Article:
David Cameron said Britons "can be proud" of the deal reached by EU member states that will see the first ever reduction in the Union budget in history.
At the end of two days of negotiations, EU leaders carved out spending cuts for the bloc over the next seven years, agreeing to a €908bn (£768bn) ceiling from 2014 to 2020 -, 3 per cent down on current spending.
"I wanted to get at best a cut, and at worst a freeze. That is what I've achieved," Cameron said.
"The British public can be proud we've cut the credit card limit for the EU for the first time ever."
The deal was reached by the EU Council after a first unsuccessful round of talks in November. It needs to be signed off by MEPs.
"I hope the European Parliament will engage constructively with what the European Council has decided," Cameron said.
The PM said he disapproved of plans for parliament to cast a secret ballot on the budget proposal.
"I find this slightly baffling. In my book you send MPs to parliament to see how they vote. That's what parliaments are all about."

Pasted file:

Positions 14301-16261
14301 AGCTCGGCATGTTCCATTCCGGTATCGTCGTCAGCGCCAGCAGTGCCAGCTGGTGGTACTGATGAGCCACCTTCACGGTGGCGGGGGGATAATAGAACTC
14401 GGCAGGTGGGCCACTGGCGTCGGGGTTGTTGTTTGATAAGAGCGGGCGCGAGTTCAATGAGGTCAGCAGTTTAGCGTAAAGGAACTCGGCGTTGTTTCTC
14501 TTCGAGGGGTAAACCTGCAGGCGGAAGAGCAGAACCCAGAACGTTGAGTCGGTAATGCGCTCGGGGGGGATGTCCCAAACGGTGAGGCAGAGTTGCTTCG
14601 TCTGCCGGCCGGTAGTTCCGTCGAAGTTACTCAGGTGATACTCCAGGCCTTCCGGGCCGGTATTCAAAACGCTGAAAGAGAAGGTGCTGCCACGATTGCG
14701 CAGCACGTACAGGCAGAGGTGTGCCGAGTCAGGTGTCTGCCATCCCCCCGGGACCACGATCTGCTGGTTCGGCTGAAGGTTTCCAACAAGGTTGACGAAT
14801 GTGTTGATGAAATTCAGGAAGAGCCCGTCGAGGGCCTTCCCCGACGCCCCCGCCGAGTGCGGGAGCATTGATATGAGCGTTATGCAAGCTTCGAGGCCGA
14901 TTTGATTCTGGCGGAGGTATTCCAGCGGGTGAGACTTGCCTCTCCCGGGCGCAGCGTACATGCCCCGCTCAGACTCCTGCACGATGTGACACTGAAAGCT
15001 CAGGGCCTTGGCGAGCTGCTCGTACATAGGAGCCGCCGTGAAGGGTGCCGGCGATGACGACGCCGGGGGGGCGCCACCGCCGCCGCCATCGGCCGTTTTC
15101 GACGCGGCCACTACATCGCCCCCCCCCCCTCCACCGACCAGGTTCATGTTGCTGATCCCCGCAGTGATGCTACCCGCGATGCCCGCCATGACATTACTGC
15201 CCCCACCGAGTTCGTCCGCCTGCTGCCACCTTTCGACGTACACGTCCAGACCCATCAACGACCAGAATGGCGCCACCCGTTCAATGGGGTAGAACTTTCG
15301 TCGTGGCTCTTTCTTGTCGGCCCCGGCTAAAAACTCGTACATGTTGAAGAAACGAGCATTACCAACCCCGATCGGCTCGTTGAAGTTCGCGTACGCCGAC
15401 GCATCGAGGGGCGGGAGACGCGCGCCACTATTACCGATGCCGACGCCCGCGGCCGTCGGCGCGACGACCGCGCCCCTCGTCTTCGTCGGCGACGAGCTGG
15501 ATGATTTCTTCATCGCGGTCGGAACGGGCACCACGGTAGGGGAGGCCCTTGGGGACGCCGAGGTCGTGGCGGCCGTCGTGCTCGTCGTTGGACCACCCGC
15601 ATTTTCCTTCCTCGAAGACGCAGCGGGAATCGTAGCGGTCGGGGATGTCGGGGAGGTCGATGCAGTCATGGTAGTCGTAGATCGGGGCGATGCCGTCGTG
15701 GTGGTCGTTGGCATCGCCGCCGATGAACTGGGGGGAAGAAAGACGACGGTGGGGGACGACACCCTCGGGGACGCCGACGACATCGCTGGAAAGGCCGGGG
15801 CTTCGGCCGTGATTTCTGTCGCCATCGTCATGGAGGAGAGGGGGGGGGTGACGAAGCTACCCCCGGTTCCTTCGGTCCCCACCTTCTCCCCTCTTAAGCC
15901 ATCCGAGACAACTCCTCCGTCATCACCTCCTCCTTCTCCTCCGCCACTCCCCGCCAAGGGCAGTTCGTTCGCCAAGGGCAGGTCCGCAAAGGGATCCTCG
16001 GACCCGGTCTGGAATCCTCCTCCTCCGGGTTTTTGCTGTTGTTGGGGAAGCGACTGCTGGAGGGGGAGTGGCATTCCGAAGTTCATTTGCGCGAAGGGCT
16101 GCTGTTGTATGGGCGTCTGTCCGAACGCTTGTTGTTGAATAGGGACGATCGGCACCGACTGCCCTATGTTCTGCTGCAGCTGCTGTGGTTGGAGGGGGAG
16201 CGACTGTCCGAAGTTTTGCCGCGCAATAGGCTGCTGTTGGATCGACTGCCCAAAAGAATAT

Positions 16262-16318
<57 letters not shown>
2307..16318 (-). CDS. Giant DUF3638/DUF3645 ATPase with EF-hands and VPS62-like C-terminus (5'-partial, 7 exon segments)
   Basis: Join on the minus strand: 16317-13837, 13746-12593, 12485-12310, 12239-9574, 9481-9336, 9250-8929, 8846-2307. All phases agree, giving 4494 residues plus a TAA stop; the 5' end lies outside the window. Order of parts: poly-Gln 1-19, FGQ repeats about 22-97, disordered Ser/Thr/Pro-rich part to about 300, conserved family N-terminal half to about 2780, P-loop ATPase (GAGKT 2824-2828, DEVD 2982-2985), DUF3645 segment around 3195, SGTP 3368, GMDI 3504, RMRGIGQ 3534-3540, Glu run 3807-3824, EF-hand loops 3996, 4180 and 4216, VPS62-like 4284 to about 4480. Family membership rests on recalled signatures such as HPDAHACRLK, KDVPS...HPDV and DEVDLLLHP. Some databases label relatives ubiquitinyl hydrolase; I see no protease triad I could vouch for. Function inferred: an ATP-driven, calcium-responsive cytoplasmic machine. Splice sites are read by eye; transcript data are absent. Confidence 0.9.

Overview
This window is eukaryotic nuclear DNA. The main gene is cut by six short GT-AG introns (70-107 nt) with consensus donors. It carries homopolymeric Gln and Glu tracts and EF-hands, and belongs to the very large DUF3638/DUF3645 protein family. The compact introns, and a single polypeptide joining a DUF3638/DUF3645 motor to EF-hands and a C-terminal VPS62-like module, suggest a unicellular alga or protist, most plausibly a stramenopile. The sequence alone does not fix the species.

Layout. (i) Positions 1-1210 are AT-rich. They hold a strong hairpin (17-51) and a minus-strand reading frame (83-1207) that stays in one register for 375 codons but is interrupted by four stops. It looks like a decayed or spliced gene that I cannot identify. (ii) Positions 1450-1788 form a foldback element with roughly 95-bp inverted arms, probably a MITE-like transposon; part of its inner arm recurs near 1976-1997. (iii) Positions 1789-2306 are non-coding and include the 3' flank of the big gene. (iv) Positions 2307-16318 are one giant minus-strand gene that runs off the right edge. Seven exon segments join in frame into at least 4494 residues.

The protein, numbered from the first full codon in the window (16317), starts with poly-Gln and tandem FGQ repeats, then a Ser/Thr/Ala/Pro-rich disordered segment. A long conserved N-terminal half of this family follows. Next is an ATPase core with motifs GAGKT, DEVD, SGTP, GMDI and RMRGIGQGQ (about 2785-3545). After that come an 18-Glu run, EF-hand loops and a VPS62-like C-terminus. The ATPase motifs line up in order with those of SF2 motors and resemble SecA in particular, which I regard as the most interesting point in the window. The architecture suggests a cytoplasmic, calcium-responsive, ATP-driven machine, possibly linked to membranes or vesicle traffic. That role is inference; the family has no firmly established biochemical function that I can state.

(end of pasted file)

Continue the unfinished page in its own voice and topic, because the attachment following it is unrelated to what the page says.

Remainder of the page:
The EU Commission had originally suggested a budget of €1.03tn, 5 per cent up on the current period. That was strongly criticised by the UK and other northern European countries.
Despite the overall cut, the UK's yearly contribution to the budget has gone up - albeit at a slower rate than before but Cameron defended that rise.
"Our contributions were always going to go up, now they'll go up by less. The best way to protect the British taxpayer is to get overall spending down, which we've done," Cameron said.
"The credit card limit for the EU has been too high. At last someone's come along and said it's got to stop and we've got it down in a way that's going to constrain future spending properly."